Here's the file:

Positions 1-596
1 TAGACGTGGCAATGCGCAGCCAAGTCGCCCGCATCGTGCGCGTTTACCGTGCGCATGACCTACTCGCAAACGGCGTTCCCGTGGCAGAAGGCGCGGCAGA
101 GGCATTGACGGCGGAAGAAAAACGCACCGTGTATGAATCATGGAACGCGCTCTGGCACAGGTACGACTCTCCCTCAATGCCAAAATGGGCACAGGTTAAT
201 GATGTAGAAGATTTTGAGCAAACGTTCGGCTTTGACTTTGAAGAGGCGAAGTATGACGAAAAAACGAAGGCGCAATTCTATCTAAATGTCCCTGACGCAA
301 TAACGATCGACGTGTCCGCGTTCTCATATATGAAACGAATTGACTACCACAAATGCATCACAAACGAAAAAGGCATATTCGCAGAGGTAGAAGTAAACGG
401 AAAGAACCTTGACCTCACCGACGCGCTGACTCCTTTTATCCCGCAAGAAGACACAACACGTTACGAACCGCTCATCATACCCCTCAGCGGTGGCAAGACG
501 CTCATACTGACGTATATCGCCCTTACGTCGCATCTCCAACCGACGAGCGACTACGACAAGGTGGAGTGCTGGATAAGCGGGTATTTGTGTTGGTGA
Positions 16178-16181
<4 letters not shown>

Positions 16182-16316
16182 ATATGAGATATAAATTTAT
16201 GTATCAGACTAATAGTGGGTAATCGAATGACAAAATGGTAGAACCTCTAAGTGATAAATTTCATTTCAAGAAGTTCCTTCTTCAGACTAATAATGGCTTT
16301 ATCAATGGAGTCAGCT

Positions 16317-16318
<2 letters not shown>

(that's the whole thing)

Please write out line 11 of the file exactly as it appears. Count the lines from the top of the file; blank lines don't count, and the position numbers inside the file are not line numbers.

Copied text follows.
16182 ATATGAGATATAAATTTAT